Thursday, November 10, 2011

Daunting environmental costs

The toxic legacy of the worst flood in Thai history will remain long after the waters have receded.

This year's unusually long rainy season has left many parts of Thailand, Laos and Cambodia inundated and has resulted in the worst flooding crisis in Thailand, in the last 50 years. Provinces in the Central Plains and many districts in the north, east and west of Bangkok are now under water. The huge volume of water is such that flood levels are three metres deep in some areas.
The flood’s impact is more than just damages to homes and disrupting the way of life. It entails waste contamination on a grand scale.
Towns, villages, historic temples, paddy fields, industrial estates, factories, landfills, water treatment plants, airports and other infrastructure have all been inundated. The social and economic costs of the disaster will be daunting.
So far, the death toll in Thailand has surpassed 500.
At least seven major industrial parks in Ayutthaya and Pathum Thani have been submerged. Two major eastern industrial estates _ Lat Krabang and Bang Chan _ have been heavily reinforced with sandbags to protect the facilities and infrastructure therein.
While the government deals with the immediate crisis and puts in place plans for the eventual rehabilitation of the flood-damaged industrial estates and other infrastructure, the environmental pollution has been largely overlooked.
Deluge water is not only floodwater. Indeed, significant amounts of industrial waste, hazardous substances, raw sewage and miscellaneous toxic chemicals have been released into the environment as a result of the flooding and these will have an immediate negative impact on water quality and human health.
The floods will also have a toxic legacy in the form of soil, sediment and groundwater contamination, which will continue to represent a risk to human health and the environment long after the floodwaters have receded.
Groundwater resources may be contaminated by toxic chemicals and harmful pathogens such as faecal coliforms and E-coli that can enter aquifers directly via groundwater abstraction wells and indirectly via downward percolation of contaminated waters through the soil profile. Toxic chemicals and harmful pathogens may also be absorbed by soil particles and trapped in pore spaces within the soil matrix itself. Exposure to these contaminated soils and groundwater can represent a serious risk to the health of exposed individuals.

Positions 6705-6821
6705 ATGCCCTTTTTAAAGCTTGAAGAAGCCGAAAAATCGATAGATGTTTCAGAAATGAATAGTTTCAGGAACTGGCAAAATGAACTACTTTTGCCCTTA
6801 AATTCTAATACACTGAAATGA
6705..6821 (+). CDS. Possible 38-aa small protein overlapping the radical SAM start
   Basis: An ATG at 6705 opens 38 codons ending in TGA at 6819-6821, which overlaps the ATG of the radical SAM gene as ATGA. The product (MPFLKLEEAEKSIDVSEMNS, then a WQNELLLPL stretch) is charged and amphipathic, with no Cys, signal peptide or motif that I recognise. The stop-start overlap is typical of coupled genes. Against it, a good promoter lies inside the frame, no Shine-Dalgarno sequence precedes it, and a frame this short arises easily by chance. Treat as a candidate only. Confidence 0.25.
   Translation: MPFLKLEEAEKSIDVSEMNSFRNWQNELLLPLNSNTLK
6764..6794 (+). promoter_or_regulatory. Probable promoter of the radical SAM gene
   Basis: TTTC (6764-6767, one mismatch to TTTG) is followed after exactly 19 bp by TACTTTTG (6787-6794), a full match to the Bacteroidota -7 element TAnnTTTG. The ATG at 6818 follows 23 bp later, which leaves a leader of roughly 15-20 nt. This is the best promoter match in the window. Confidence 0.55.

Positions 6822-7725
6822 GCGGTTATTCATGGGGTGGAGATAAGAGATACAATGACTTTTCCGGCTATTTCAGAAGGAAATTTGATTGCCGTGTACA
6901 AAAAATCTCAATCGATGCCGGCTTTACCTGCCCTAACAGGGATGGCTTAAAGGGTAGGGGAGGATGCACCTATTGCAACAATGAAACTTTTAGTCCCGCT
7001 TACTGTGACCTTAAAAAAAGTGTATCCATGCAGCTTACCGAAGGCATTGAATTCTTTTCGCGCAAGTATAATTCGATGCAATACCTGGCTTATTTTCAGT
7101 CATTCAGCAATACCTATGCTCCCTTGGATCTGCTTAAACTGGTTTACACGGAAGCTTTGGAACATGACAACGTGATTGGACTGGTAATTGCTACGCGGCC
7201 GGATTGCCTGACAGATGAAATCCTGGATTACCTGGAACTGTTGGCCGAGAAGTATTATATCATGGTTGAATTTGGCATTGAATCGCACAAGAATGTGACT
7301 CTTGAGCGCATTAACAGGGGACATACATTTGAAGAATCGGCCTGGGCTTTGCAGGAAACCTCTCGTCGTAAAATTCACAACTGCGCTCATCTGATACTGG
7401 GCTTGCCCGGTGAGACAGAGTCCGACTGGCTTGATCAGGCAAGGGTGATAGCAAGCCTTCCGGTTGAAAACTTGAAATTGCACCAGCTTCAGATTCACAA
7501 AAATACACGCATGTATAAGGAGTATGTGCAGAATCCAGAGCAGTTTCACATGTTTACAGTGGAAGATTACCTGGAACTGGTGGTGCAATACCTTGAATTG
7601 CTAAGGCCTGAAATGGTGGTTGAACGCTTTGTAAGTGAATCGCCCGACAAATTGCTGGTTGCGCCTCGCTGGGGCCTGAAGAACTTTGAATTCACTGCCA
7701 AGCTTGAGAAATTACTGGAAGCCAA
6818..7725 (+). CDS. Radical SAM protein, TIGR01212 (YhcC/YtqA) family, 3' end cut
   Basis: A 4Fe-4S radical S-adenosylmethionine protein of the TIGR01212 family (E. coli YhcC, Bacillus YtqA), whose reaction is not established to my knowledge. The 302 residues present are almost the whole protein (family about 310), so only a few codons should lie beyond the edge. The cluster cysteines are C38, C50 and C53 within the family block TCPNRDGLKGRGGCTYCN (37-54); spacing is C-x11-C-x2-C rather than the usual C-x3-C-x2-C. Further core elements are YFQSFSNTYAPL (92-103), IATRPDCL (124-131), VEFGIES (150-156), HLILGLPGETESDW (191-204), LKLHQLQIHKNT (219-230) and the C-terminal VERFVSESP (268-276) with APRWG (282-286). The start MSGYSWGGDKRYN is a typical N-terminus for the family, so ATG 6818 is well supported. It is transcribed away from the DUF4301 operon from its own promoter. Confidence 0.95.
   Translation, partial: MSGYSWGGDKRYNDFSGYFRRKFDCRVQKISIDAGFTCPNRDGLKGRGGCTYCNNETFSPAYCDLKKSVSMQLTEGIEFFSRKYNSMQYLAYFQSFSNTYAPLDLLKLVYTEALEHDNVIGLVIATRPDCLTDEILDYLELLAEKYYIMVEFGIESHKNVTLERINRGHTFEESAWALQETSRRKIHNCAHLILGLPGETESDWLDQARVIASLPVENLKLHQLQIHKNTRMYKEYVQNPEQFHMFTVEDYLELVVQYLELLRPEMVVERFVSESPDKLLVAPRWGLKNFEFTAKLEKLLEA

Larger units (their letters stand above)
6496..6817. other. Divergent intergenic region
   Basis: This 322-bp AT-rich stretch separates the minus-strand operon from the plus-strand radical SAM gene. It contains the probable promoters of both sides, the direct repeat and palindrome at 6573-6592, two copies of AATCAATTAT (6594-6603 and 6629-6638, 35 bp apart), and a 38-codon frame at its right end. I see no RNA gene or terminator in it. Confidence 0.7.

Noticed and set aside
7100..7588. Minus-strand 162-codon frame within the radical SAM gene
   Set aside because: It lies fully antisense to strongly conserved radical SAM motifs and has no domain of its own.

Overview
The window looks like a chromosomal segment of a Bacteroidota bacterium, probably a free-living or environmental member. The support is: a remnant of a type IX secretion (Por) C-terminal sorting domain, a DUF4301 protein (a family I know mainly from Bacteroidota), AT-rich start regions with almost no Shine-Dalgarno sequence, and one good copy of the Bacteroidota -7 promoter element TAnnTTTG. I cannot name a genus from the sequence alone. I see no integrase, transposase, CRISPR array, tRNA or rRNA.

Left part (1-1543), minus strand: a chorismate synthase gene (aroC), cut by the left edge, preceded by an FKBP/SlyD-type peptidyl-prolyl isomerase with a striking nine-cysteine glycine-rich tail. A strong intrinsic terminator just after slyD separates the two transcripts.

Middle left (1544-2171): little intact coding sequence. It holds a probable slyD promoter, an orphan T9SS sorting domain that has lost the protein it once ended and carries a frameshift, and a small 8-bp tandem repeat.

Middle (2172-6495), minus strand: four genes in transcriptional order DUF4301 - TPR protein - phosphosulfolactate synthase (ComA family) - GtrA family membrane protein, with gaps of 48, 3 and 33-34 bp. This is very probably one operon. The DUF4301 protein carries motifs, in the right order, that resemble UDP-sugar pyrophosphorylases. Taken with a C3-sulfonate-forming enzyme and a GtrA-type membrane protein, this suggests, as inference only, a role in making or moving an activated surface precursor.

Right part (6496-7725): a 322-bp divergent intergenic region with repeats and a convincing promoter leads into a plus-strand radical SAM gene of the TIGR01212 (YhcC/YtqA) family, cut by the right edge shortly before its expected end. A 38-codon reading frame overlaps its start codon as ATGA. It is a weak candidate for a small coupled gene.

Contaminants can also leach out of river sediments and be transferred up the food chain via the aquatic ecosystem. Consumption of affected species such as freshwater shrimp and fish represents a potential hazard to human health.
Inundated buildings also provide a breeding ground for harmful moulds and fungi. Moulds are ubiquitous in the biosphere but when mould spores are present in abnormally high quantities, they can pose a threat to humans by causing allergic reactions, asthma episodes, fungal infections such as mycosis, irritations of the eyes, nose and throat, sinus congestion and other respiratory problems. Moulds excrete toxic compounds called mycotoxins under certain environmental conditions and some mycotoxins can be harmful, even lethal, to humans with high dosage exposure. It is important that buildings that have been inundated are inspected by a specialist for the presence of potentially harmful moulds and fungi once the waters have subsided.
The toxic legacy of the floods may also have financial implications for the owners and occupiers of affected properties such as industrial units when they come to divest of the property or hand back their lease. It is common practice for potential purchasers to conduct environmental due diligence (EDD) to determine the contamination status of the property before finalising any transaction, this is often referred to as an environmental baseline study (EBS). Furthermore, land owners may require lessees to conduct an EBS before they hand back the property to demonstrate that their operations and activities have not resulted in soil or groundwater contamination. These studies are an integral component of the risk and liability management process that accompanies most significant business transactions.
It is common to collect soil and groundwater samples during these studies and submit them for analysis for a range of common contaminants. If contamination is found during this stage of the transaction process it can have significant financial and legal implications for the property owner.
One way to avoid the potential for this situation to arise in the future is to commission a soil and groundwater sampling and testing study as soon as the floodwaters have abated. If contamination is present as a direct result of the floods then the property owner or lessee may be able to claim the costs associated with assessing and cleaning up the contamination from their insurer.
Deluge water is not only floodwater. Significant amounts of industrial waste, hazardous substances, raw sewage and miscellaneous toxic chemicals have been released into the environment as a result of the floods. The government will put an expensive and large-scale restoration in place when the flooding recedes, yet the clear and present danger of environmental pollution has been largely overlooked. Even when an area becomes dry, it may face long-term effects.


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